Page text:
What are the elements you feel make Brooklyn Bowl different from other activity and music venues?Our theme, which hopefully is subtle, harnesses the history, the colors and the graphic sensibility of Coney Island. With apologies to Lawrence Ferlinghetti, Brooklyn Bowl is a carnival of the soul and a Coney Island of the mind. Our combination of sightlines, sounds, entertainment screens, bowling and great food and drink is irresistible.
If we have a secret, it's that we always try to be better than we were. We know our customers are more important than our bottom line, and the quality of our staff means everything. Also, our menu and food are by Blue Ribbon. That's as good as it gets!
Do you plan to open other Brooklyn or NYC locations someday? Would you still call them Brooklyn Bowl? We've opened in Las Vegas, on the LINQ across the Strip from Caesars, and London, at the O2--yes, always as "Brooklyn Bowl."
Where do you live? I used to live on Metropolitan Avenue here, and on Horatio Street in the West Village, but when I'm not on the road my home now is in Leonia, New Jersey. My goal is to spend more time with animals.
Amarcord Vintage Fashion
One of New York’s premiere destinations for high-end vintage clothing since 2002, Amarcord's Bedford Avenue retail store has drawn vintage lovers, media and the fashion industry alike to the Brooklyn neighborhood near Fifth & Wythe. With selections that range in era from Victorian to the 1990s, the company is dedicated to bringing upscale European fashion and accessories to everyone. As the seasons change, so does their carefully merchandised collections, so we connected with co-founder Marco Liotta to discuss Amarcord's history and the fall-winter.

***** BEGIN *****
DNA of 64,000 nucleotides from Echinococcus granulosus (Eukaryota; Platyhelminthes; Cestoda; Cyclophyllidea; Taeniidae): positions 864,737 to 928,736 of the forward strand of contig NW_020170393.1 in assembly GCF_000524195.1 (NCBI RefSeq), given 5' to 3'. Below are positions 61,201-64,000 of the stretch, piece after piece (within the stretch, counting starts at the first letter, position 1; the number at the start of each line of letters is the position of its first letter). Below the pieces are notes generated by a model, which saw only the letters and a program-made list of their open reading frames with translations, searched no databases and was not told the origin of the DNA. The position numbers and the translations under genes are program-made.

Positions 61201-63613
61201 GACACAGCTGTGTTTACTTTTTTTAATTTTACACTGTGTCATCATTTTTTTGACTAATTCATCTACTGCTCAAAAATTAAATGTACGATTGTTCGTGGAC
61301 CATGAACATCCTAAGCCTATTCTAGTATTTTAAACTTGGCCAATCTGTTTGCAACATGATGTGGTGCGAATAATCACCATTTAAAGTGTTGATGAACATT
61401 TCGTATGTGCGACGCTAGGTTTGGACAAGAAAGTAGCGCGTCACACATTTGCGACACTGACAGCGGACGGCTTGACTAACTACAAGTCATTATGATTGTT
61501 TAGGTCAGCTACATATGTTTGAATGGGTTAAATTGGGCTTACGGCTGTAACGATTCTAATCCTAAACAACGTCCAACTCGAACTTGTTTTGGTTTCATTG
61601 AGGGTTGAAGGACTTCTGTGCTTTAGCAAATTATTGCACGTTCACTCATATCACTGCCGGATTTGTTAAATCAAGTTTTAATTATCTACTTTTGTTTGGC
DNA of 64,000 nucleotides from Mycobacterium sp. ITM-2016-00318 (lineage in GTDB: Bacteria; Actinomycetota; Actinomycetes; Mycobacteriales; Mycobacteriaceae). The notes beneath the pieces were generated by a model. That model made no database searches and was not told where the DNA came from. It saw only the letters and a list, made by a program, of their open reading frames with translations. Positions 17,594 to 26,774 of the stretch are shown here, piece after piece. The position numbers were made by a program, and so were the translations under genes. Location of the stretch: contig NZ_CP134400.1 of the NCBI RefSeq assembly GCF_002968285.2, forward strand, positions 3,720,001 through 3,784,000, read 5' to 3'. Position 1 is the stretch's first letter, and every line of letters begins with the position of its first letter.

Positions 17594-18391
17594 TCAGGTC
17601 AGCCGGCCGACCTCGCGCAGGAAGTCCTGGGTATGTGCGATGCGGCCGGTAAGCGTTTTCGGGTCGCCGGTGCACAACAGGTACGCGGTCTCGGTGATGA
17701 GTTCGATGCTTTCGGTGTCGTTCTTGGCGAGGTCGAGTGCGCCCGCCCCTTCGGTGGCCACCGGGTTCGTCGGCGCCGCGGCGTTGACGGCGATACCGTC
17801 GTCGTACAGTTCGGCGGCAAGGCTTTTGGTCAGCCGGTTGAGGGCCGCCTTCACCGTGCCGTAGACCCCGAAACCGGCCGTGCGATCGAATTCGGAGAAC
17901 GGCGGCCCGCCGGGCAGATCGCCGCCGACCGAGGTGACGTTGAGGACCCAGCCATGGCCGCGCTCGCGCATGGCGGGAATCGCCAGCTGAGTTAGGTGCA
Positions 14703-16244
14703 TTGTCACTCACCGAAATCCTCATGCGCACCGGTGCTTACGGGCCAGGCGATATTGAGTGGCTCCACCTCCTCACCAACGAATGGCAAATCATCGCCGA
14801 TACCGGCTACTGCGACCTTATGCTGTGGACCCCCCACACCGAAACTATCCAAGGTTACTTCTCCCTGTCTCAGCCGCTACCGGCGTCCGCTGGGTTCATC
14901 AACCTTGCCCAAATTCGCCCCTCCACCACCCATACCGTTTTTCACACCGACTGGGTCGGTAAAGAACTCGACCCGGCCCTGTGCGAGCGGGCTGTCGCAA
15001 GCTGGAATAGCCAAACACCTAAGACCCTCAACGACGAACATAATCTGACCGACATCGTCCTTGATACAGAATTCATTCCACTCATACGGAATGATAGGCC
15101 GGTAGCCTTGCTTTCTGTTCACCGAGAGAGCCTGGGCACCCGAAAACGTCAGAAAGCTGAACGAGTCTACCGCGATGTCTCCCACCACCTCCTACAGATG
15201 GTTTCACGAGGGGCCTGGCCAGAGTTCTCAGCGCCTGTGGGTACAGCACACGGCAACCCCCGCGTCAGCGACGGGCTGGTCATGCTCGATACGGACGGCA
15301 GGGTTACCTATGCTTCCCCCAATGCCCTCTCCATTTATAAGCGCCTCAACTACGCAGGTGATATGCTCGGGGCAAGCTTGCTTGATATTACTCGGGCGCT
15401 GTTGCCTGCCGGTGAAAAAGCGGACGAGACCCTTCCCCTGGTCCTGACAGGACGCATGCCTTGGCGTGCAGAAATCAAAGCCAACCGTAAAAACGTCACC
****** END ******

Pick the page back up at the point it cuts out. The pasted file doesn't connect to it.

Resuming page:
Where did Amarcord begin? Amarcord Vintage Fashion began in NYC in 2000, founded by owners Patti Bordoni & Marco Liotta. Their mission was to fuse their experience & interests by bringing the quality of both the famous & the unknown of European vintage fashion design into the US market.
How did you come up with the name Amarcord? Bordoni & Liotta hail from Rimini, the origin of Federico Fellini; the Oscar-Winning director of many films, including the out-of-this-world flick Amarcord. The term Amarcord is the vernacular for “I Remember” in Romagna, Italy. Since we sell vintage & items of the yesteryear, it seemed fitting to collide all of those worlds together.
How would you describe Amarcord’s style? Amarcord is a carefully curated boutique that follows the styles of today’s runways & trends, with a heavy focus on European design. We cater to the fashion-obsessed and the designers that influence them. We’re equal parts chic, stylish, edgy, classic, quirky & fun. We continuously try to stock the store with something for everybody, at every price point.